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HR Ethics on Trial: Whose Side Are You On?

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in HR Soapbox

Even though HR professionals work for management, they often view themselves as unofficial “ombudsmen” for rank-and-file workers.

Sometimes, HR pros go to bat for employees when they think the company is overstepping its legal boundaries or generally not doing “the right thing” for the worker.

But what happens when HR sticks out its neck and, in turn, gets it chopped off? Can HR professionals claim illegal retaliation if they’re fired for speaking out in support of an employee?

A new court ruling shows that those activities aren’t necessarily “protected” under federal anti-retaliation laws, meaning HR pros can’t claim retaliation if they’re punished afterward.

The case: Mary Trapani handled HR functions for a Pennsylvania trucking company, including advising the company on FMLA compliance. She sometimes advocated for employees who returned from FMLA leave to discover they’ve been move to part-time status.

During a RIF, the company eliminated Trapani’s job. She sued, alleging her termination was retaliation for engaging in protected activity—namely, advocating for employees. The court rejected her claim. It said helping employees secure their rights was part of Trapani’s job description and not protected activity.

As the ruling said, “Other courts have concluded that HR professionals do not engage in protected activity unless they step out of their HR role and engage in activity that is adverse to their employer,” such as testifying for an employee at trial. (Trapani v. Greatwide Logistics Services, No. 10-334, ED PA, 2011)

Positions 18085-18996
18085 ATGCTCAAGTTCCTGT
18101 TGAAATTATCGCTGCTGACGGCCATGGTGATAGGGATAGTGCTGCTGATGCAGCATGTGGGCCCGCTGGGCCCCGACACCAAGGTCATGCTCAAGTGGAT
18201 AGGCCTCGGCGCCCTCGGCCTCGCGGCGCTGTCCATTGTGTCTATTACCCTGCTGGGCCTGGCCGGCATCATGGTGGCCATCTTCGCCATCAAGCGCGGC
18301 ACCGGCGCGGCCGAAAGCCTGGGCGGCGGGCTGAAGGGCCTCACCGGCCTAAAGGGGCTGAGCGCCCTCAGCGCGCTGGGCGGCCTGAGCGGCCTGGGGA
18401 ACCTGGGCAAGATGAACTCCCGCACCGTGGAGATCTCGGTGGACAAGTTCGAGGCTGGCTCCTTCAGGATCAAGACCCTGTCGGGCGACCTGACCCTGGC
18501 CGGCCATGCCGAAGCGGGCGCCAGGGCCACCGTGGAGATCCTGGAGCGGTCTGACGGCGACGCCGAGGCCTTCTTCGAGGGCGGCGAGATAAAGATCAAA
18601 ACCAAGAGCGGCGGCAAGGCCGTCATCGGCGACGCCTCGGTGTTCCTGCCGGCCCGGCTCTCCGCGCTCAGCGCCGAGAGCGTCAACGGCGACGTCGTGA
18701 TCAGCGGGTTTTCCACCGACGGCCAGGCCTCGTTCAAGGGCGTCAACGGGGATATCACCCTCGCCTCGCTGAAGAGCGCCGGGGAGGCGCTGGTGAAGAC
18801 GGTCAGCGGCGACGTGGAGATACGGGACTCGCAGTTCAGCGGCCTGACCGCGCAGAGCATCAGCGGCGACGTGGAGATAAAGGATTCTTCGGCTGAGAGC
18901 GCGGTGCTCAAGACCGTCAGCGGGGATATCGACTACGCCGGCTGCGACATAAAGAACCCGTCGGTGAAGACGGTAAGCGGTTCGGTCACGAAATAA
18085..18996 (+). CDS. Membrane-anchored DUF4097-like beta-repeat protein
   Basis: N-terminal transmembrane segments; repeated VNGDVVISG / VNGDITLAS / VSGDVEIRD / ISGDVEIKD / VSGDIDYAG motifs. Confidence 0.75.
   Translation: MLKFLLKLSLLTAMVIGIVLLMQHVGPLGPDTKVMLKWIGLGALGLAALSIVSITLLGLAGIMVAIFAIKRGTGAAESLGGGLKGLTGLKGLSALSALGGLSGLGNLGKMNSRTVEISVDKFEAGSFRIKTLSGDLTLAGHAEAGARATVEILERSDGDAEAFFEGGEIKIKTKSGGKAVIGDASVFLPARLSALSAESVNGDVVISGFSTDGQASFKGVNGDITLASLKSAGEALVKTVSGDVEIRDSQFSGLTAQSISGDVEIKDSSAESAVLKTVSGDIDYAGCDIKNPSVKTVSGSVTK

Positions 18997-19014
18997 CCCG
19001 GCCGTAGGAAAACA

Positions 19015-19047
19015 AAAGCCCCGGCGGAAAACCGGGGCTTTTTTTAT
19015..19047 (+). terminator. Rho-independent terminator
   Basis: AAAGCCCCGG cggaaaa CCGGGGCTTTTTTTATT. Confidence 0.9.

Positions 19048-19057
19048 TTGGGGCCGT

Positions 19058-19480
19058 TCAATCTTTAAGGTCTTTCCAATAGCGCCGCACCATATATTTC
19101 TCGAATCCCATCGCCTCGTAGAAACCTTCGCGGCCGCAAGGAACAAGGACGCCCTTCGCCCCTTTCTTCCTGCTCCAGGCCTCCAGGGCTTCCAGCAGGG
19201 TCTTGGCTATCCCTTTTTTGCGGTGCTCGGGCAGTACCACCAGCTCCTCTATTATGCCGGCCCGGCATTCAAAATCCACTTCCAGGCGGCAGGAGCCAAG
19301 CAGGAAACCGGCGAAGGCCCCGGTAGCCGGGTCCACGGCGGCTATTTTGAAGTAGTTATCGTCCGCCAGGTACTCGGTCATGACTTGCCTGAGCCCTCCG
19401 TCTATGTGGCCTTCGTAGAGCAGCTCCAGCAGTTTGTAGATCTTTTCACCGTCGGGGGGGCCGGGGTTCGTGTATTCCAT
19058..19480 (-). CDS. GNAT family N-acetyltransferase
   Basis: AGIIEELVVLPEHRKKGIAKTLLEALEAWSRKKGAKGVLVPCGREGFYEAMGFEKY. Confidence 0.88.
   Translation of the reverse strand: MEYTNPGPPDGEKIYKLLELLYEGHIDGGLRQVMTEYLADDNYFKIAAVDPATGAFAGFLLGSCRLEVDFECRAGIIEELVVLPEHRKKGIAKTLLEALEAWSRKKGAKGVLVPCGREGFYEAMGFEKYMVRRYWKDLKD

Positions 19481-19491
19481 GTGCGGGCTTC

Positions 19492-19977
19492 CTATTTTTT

{ 3 comments… read them below or add one }

anonymous February 12, 2012 at 2:55 pm

if you were still on probation, usually they can legally terminate you for pretty much any reason …Did you see peer advice from other admins at this link? http://www.businessmanagementdaily.com/30029/i-know-my-firing-was-unfair-but-was-it-unlawful


Jerrilee Ford February 8, 2012 at 1:07 pm

Can you give me some direction as to where to go to determine if my termination was unlawful or in any way unfair. I was terminated just prior to my probationary period being complete. I have been sent my entire personell file and there are a number of untruths in it. My position was filled by someone who had formerly been in the office and was not happy in the new position they took. I had one self evaluation which was signed and submitted prior to my having a heart catherization and another unsatisfactory evaluation filed after my return to work. I am more interested in how to sue individuals that the hospital itself unless suing the hospital can get me another position at this location, or my original position back. Any directional help you can provide would be appreciated,


mich February 24, 2017 at 7:24 am

He is here to protect companies. Not employees rights. Did you not read the article. HR is told what to do, they do it regardless of the law or they are fired.


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